It was in the midst of a whispered chant, while staring out through the thickness of cypress while walking along that I was then caught off guard. Focusing on my breath, trying to be in tune and managing to be perfectly distracted, I didn’t see the tiniest little cypress knee. Really, it was no more than three inches from the ground but that was all that it took. I heard a pop in my ankle and managed to have the wherewithal to just go limp. I’ve managed to have a lot of falls in my life and have found that going limp is the best way to avoid amplifying an injury. So one moment I’m Mr. Spirit of the Wilderness and the next I’m face down in the mud, quickly being attacked by fire ants.

Before I was even able to address the ants, I had to assess my ankle. It didn’t hurt that much at first but as I used my walking stick to help me up, I realized that it wasn’t up for taking much weight. There I was, three miles out in the wetlands with a possibly broken ankle… was this what I had come out here seeking?

After I swatted the aggressive ants from my leg and applied some cooling mud to the blistering bites, I weighed my options. My partner was out of town, as were most of my friends, at Art Basel in Miami. I didn’t think I was bad enough to need emergency help, so I made the only decision that was available to me.

I walked.

I leaned heavily against my walking stick and went one step at a time.

This is where the real spiritual work began. I quickly realized how easy it was for me to reach out, commune with and feel at one with the spirits of this place when I was happily, healthily walking along. Now, I was struggling with each step, spasms of pain radiating up my leg. And I was discouraged, embarrassed. This was supposed to be my thing! It was humiliating to admit to myself that I was fallible and could be so easily taken down by something as insignificant as a cypress knee.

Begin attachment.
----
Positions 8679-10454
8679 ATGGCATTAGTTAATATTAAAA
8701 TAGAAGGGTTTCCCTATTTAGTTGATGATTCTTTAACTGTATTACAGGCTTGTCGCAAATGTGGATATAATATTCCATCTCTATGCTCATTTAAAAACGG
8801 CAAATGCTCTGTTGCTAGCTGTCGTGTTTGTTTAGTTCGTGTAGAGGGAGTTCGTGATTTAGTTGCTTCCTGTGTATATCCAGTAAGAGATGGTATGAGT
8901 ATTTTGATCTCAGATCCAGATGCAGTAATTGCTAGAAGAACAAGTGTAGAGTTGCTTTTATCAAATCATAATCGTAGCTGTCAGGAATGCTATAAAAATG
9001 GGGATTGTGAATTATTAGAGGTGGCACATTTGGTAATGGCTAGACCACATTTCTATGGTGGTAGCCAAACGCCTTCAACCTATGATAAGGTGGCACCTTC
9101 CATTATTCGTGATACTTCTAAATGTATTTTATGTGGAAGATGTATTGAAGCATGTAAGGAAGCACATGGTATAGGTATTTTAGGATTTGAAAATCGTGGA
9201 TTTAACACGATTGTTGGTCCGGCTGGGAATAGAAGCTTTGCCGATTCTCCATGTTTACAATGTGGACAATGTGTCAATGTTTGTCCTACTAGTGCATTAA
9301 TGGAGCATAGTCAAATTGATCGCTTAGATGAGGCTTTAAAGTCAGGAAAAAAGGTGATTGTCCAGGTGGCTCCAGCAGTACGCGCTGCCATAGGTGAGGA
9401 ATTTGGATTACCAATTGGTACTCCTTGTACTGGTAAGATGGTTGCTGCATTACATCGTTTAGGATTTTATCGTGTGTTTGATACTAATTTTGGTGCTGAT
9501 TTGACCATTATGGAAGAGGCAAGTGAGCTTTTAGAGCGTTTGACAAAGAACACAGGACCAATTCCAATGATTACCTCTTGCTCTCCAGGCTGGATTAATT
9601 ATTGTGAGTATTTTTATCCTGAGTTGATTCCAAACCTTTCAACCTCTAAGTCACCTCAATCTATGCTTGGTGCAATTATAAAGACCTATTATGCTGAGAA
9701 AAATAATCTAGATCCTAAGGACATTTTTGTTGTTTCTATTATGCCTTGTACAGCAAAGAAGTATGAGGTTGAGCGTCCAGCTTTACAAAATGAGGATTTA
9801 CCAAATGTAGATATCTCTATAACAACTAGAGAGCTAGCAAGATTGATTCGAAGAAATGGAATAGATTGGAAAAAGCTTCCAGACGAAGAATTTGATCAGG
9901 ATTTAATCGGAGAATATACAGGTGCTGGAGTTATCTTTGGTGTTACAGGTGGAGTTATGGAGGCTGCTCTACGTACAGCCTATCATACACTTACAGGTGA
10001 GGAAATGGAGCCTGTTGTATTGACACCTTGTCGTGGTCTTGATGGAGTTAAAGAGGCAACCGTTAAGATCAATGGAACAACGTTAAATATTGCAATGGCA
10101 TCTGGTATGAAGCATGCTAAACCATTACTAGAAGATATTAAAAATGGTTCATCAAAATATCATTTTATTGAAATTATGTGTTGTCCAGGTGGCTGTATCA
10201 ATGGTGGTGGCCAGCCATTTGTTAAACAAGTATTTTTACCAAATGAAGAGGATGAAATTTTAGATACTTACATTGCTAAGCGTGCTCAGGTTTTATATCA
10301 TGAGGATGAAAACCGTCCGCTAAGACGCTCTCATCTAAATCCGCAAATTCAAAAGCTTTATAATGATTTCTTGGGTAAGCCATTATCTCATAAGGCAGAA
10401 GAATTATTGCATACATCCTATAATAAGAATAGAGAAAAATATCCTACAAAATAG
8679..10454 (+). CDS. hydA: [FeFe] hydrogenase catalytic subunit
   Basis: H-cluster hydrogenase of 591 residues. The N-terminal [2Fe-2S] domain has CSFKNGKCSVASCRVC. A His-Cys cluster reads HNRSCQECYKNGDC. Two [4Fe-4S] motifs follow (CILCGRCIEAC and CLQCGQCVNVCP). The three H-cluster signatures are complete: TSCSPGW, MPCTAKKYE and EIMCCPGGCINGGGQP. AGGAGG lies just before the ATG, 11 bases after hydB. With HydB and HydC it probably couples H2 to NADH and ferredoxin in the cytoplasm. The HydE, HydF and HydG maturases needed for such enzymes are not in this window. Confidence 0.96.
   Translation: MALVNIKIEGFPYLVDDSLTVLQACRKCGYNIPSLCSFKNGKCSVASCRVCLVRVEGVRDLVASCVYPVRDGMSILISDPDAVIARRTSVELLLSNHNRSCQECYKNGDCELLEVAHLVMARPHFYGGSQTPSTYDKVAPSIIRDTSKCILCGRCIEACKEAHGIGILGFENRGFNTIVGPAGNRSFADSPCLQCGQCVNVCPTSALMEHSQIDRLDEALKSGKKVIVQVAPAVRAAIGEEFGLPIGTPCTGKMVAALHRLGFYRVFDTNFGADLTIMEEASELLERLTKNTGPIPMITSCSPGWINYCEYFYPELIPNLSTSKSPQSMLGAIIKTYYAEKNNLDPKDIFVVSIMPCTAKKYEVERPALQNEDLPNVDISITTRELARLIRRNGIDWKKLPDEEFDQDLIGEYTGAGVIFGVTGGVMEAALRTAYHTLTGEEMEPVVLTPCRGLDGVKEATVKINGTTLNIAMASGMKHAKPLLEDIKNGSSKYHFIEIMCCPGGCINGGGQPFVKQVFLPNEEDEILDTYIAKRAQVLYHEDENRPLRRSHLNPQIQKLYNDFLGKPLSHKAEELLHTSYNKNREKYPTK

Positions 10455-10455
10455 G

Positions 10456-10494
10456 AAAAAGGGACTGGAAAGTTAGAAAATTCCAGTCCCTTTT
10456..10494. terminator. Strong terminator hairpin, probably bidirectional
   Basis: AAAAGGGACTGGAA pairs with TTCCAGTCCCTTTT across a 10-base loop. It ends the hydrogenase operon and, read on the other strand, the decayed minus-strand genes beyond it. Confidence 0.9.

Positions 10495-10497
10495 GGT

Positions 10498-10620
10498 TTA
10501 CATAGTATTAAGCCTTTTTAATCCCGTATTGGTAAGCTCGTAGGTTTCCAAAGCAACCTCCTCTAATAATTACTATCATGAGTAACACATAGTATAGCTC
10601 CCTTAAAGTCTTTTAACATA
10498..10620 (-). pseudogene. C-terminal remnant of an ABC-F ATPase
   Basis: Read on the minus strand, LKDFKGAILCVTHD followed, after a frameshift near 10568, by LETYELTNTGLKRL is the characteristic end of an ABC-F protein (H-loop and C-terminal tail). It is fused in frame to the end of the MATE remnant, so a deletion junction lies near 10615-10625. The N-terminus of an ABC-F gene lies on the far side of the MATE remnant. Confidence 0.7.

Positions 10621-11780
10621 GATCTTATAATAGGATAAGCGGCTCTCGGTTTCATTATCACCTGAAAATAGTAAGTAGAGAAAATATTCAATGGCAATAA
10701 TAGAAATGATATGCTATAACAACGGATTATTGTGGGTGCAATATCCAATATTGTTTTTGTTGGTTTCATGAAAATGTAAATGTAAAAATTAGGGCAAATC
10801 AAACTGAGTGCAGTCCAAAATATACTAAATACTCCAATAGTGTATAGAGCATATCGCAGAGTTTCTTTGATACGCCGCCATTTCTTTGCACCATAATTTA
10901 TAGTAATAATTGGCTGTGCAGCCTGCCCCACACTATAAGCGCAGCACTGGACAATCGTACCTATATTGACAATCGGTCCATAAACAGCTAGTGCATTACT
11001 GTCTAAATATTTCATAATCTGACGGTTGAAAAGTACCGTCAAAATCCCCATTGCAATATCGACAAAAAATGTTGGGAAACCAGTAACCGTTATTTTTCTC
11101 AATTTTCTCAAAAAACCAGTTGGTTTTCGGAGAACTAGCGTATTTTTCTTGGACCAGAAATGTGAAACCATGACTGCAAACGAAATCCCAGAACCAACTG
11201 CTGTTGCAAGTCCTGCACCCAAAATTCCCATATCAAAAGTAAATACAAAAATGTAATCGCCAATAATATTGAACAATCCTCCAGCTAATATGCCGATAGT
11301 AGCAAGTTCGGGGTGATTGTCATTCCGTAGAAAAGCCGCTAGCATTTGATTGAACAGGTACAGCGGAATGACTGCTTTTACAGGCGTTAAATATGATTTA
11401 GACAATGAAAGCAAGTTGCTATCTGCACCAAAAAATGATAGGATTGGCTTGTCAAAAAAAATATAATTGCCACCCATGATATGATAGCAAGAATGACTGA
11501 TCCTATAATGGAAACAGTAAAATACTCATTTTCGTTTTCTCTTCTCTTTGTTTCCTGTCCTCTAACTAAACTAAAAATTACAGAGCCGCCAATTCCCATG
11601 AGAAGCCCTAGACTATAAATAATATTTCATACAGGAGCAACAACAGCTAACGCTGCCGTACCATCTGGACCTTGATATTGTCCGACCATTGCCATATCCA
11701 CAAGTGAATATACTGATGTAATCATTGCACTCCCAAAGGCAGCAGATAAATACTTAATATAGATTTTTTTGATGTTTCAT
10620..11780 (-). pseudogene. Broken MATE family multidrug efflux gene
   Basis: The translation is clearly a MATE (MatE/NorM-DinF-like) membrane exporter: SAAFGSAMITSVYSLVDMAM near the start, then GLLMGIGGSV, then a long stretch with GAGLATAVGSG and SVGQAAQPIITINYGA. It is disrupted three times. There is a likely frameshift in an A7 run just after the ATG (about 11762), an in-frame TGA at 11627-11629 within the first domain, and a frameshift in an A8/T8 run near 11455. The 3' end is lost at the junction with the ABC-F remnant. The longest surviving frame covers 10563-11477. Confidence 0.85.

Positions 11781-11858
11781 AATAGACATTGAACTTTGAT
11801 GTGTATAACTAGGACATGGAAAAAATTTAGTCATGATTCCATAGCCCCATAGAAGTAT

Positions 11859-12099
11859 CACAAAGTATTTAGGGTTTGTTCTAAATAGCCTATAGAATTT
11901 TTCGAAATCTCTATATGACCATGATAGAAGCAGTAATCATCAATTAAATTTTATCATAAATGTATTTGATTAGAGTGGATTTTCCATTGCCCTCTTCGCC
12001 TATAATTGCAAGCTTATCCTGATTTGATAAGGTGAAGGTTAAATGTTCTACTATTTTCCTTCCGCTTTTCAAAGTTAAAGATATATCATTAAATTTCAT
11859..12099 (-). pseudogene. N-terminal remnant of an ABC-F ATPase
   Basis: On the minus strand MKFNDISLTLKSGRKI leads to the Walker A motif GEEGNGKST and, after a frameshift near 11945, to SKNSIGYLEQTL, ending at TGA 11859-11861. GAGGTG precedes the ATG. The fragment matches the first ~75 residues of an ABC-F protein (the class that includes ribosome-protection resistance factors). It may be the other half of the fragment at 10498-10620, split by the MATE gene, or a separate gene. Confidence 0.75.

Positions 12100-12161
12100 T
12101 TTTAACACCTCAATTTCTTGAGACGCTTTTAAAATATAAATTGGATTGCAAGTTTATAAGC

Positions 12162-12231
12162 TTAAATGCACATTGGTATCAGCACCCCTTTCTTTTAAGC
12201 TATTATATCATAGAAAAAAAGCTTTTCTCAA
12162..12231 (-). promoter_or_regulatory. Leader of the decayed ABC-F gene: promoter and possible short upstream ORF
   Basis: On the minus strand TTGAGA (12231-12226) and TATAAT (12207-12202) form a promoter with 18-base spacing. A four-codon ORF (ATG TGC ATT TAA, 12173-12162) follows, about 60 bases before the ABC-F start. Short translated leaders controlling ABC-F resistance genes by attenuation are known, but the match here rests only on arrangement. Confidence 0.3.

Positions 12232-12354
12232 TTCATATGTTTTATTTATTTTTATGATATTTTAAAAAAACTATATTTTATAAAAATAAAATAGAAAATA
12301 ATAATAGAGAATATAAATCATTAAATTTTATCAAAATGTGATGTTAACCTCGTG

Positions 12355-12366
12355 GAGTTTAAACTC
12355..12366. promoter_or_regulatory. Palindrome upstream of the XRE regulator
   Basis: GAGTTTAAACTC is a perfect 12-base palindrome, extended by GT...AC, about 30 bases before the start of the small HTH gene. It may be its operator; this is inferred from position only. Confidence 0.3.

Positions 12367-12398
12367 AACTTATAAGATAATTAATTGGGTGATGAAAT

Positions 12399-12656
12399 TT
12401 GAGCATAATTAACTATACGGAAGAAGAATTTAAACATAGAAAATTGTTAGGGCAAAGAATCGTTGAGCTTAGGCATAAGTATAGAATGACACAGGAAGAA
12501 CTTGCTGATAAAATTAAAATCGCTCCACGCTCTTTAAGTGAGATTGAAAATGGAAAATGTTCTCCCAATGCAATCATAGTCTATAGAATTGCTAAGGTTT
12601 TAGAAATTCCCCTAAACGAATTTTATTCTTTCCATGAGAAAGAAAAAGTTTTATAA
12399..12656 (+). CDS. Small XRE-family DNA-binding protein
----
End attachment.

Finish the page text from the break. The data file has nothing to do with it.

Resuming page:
For a while I considered crawling, the pain had grown so intense. I stopped a few times to catch my breath, to rest my now golfball sized ankle and apply cold mud to attempt to bring the swelling down. About an hour later, maybe longer, I finally got back to the parking lot.

It wasn’t until later that I considered the communion I had been seeking may have happened. That insignificant cypress knee had been my spiritual epiphany. As part of my path, I’ve actively sought out the wild places, the untamed spirits, the potentially dangerous. I feel like that wild spirit reminded me that day to respect these things. And so I’ve started thinking of this experience as my first meeting with Cernunnos, I called out and he answered, and briefly, we danced.

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  • Wow! That’s quite a story. I hope you are OK. Events like this serve as a reminder that, despite the call of nature we are compelled to heed, we are still domesticated humans with a lot to learn. I suspect the pain you endured will serve to deepen your relationship with that ecosystem.

  • dayan_martinez

    Congrats on the post man! Loved it, as always, but then I’ve been following your blog for a while now. Take care and hope to see a lot more of these around. 😀

  • Nathan

    Thanks Dayan! I really appreciate it!

  • Grendl Riverstone

    I think that it is often when things happen to remove (or at least seriously threaten) that veneer of control to which we all so desperately cling, that we are most open to our deepest connection with mystery, with the truly real.